Bill To Ban Some Animal Sales At New York Pet Stores Gains Momentum

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ALBANY, NY (WSKG) – A bill in the state Legislature to ban the sale of some animals, including puppies and kittens, at pet stores is gaining support. 

Backers say it’s a way to put the notorious puppy mills out of business. But some independent pet store owners say they are being unfairly punished for the unethical practices of others.

Senate Deputy Majority Leader Mike Gianaris, sponsor of the bill to ban some pet store sales, at news conference with rescue dogs Kerouac and Watson. Photo by Karen DeWitt.

The bill, which was approved in the state Senate’s Domestic Animal Welfare Committee, would end selling dogs, cats and rabbits at pet stores. Sen. Michael Gianaris, who is the bill’s sponsor, said it’s necessary because too many of New York’s pet stores rely on animals from poorly regulated, out-of-state puppy mills. 

He said animals there are mistreated, kept in windowless cages and are often sick. 

“The unsanitary conditions and ways in which these animals are kept is cruel and inhumane,” said Gianaris.

He said breeding mother dogs are sometimes subjected to “summary executions” — in some cases, shot in the head — when they are no longer useful to the breeders at the mills.

Assembly sponsor Linda Rosenthal said the bill is also gaining momentum in her house of the Legislature. She said the dogs, cats and rabbits in the pet stores “live terrible lives.”

And she said there’s no shortage of animals to adopt from shelters and pet rescue efforts instead.

“There are so many adoptable animals in New York state right now,” said Rosenthal, adding that they cost far less money.

“People will be able to see animals that are loving, deserve a home, and all you have to pay is an adoption fee,” she said.

Libby Post with the New York State Animal Protection Federation, which lobbies on behalf of the state’s animal shelters, brought two rescue dogs, Kerouac and Watson, with her to the news conference. She said the shelters are happy to work with pet shop owners to arrange adoption clinics at their stores.

“The way to do this is to rebrand pet stores as humane businesses that work locally with their animal shelters to find forever homes for these animals,” Post said.

People would also still be able to buy a pet directly from a breeder.

Supporters say it won’t hurt pet shops because animal purchases make up just 2 to 4% of their sales; the rest is food and paraphernalia, including toys and even outfits.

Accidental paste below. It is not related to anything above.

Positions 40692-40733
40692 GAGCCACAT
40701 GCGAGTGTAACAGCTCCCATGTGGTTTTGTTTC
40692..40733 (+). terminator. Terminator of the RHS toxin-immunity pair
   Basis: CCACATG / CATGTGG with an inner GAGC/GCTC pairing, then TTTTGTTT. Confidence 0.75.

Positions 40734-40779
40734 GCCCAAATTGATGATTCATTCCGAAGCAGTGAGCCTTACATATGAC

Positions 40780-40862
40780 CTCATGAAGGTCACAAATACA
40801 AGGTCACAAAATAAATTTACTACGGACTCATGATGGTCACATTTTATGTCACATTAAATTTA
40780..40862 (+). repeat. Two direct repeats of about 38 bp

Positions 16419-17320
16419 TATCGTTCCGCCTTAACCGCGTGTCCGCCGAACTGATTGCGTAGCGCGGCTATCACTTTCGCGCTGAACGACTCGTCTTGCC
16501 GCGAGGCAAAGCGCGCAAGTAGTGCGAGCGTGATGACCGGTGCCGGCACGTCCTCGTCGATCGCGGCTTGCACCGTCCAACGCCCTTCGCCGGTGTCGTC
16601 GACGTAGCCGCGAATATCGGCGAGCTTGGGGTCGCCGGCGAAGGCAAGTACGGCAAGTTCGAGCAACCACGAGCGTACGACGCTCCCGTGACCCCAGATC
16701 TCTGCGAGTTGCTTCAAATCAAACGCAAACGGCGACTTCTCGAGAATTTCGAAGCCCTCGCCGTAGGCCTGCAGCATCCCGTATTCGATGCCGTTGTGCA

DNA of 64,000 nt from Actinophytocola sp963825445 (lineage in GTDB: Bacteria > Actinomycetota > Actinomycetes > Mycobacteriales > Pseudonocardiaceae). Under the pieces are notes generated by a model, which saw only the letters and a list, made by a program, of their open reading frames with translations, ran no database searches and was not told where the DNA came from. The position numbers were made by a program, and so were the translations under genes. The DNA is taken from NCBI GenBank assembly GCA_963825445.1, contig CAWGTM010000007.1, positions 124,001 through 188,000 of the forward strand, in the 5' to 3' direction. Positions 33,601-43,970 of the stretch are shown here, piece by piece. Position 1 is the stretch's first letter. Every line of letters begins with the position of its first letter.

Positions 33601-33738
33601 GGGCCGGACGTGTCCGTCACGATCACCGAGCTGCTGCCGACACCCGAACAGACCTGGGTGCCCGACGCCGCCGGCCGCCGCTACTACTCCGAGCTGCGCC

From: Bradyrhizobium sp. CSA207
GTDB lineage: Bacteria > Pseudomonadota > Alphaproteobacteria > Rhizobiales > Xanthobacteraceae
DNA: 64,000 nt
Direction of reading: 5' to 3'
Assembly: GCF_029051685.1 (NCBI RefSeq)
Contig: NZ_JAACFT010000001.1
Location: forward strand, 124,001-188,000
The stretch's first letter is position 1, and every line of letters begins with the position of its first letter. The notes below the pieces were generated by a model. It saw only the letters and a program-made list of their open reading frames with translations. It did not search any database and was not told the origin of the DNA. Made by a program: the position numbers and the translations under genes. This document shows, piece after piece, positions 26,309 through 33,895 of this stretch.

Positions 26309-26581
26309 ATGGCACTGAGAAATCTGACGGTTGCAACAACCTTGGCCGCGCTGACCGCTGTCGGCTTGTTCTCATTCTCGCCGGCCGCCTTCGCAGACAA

But some independent pet store owners who oppose the bill say they don’t buy from puppy mills, and treat their animals well.

David Jacobi employs 25 people in his two shops and a doggy day care center in Manhattan’s Chelsea neighborhood. He said he knows the breeders he buys from and can vouch for their high standards. 

And he disputed the claim that just a small percent of sales come from the selling of animals.

“Wrong, it’s 80%,” Jacobi said. “We would be out of business in a week.”

And he said many more owners now buy pet food and other supplies directly online.

“My food business has dropped,” said Jacobi, who blames Amazon and other online services. “Nobody goes into a store unless it’s a last-minute thing. The only time people buy something is when they purchase the animal.”

The lobby group for chain pet stores, the Pet Industry Joint Advisory Council, said in a statement that the bill is well-intentioned but misguided, and it risks “punishing responsible breeders and putting locally owned pet stores out of business and putting at risk legal protections for both animals and consumers that are currently in place.”

Gov. Andrew Cuomo was asked about the measure at an unrelated event on Sunday.

“I’ve heard nothing about it, but you’re right, it does sound a little silly,” Cuomo said.

Cuomo’s office later clarified that the governor was trying to be lighthearted in response to a reporter’s question and did not know the details of the bill.

Spokesman Rich Azzopardi said in a statement that “of course” Cuomo — a dog owner who often posts photos of his dog, Captain — is interested in “any proposal that would better protect pets.”

“We’ll review this legislation in consultation with the state’s top kibble and chew toy advocate, Captain,” Azzopardi said.